by Kari Beth Becker
When we first developed our clinic model over 17 years ago, we saw how effective it was in engaging students in learning activities. We started with just speech and play sessions, but soon realized that our clients also needed support with academics. Many of our families felt that their children could learn more. They knew that their children had more potential but it was not being tapped. Why? Many of these students were being educated in great school districts by great teachers. What was missing? Based on what we have seen, the answer is easy, but often times difficult to implement. It starts with regulation.
What is regulation? What does this mean when you are talking about teaching a student? Learning requires the student to be ready to gather information. There can be many obstacles to this, even for us as adults. Hunger, pain, fatigue, anxiety…. These feelings all impact our readiness to listen, concentrate, process information and remember what we learned. Regulation for learning means that our body and mind are in an optimal place to be available to gain new information.
Many children with special needs struggle to process their environment effectively. Sensory input such as smell, light, touch, sound and movement are processed differently by their systems. Many students struggle to filter or integrate all of these inputs that bombard us at any given moment. Other students hyper-focus on particular details in their environment. Some students are over-sensitive to certain types of inputs, as others may be under-reactive. For many of these students, it takes immense effort just to “be”. Sometimes, they feel out of control of their bodies and emotions.
So, what is our job? You can image that it is very difficult to engage a student in a learning task when they are feeling so out of sync. Our job is to get them back to a place of comfort, readiness, and stillness. Our job is to do the work in the trenches to understand their amazing system. What gets them going? What calms them down? What are the smallest signs they are struggling? Collaborate with others who know the child. Parents are the greatest resource for knowing the student. Make lists of activities that support the student to be ready to learn. You need to read your student at each step of the way to ensure they are at a place of normalization before placing any expectation on them. If we ignore these signs and don’t take the time to get them regulated, we fail them and their uniqueness. Behavior incidents will increase, our frustration will increase and true learning cannot occur.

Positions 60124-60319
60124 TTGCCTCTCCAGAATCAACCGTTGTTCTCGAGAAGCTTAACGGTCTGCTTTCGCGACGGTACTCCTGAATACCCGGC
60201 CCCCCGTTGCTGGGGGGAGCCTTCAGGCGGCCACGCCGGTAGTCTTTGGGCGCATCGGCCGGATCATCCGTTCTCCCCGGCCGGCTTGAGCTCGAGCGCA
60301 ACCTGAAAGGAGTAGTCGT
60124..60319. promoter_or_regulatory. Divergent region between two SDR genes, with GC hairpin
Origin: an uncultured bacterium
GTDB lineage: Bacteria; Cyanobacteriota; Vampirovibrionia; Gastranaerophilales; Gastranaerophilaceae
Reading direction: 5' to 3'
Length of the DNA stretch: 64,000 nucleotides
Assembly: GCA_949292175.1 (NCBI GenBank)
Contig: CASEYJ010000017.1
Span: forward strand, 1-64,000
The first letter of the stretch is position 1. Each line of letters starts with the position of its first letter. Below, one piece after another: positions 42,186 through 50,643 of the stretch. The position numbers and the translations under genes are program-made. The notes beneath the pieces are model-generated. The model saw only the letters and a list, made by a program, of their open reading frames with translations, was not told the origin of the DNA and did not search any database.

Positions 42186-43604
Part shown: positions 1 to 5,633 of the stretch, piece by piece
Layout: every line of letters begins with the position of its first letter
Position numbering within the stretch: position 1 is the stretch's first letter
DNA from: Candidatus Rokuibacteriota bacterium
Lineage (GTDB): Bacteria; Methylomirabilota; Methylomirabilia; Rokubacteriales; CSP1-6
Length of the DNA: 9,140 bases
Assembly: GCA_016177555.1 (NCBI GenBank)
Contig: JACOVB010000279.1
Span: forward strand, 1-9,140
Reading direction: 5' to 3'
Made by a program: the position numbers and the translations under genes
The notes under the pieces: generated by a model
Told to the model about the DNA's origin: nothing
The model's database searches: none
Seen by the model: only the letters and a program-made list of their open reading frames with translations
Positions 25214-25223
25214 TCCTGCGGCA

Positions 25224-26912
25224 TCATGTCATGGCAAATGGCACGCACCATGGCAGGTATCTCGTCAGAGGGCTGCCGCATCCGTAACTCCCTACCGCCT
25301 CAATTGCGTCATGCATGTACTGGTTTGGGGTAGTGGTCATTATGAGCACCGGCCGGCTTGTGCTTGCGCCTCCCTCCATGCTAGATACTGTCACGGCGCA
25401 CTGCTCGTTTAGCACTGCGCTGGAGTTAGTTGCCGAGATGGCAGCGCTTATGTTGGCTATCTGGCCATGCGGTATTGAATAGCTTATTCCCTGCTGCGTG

How do I get a child regulated?
Take an inventory of your own regulation. You own feelings, worries, and frustrations are felt by your student, no matter how much you try to mask them. Put aside those feelings in the moment and ride the wave of calm. Note: Be sure to talk to someone about your feelings later. If you are really struggling, take a break or ask a colleague for assistance.
Take an inventory of the child. What are their words, body and expressions telling you? Are they too sleepy and need to be alerted? Are they upset, anxious, over-excited or silly and need to be calmed? Are they seeking a certain kind of touch to feel grounded? Do they need a couple minutes to just “be”.
Check your environment. The environment you work in is just as an important variable as you or the student. Make your environment one with limited distractions. Use your space to increase focus on the task at hand. Make it inviting and fun, but calm and organized. Small tweaks to how the environment is organized can make a significant difference in the way a child feels.
Modify the environment if a student requires it. Find a cozy spot to sit. Turn off the lights. Turn on the lights. Light a candle. Turn on soft music.
Stop talking. As humans, we often resort to talking through problems, yet for many of our children, increased language demands can be more dis-regulating. Much can be said with few words. Watch your tone of voice, speed and volume when you do talk. Use your affect and your breathing to convey a mood.
Read the child at every turn and use strategies you have acquired to support regulation. This may be seeking out big movement or telling quiet stories about a favorite topic.
Doing this work both proactively and reactively to keep a student feeling good and ready to learn is the first key step to successful education of students with special needs. Regulation cannot be achieved with 1-2 sensory breaks a day. It is an ongoing, dynamic process that involves you, the teacher, the student and the environment. It needs to be tweaked, massaged and re-evaluated at every turn. Some days will be harder than others and your only job will be for the student to leave more regulated than when he arrived. Many days, when using these tools, you will see a student who is feeling great and ready to learn.
Next time….the importance of building a relationship and the effect it has on engagement.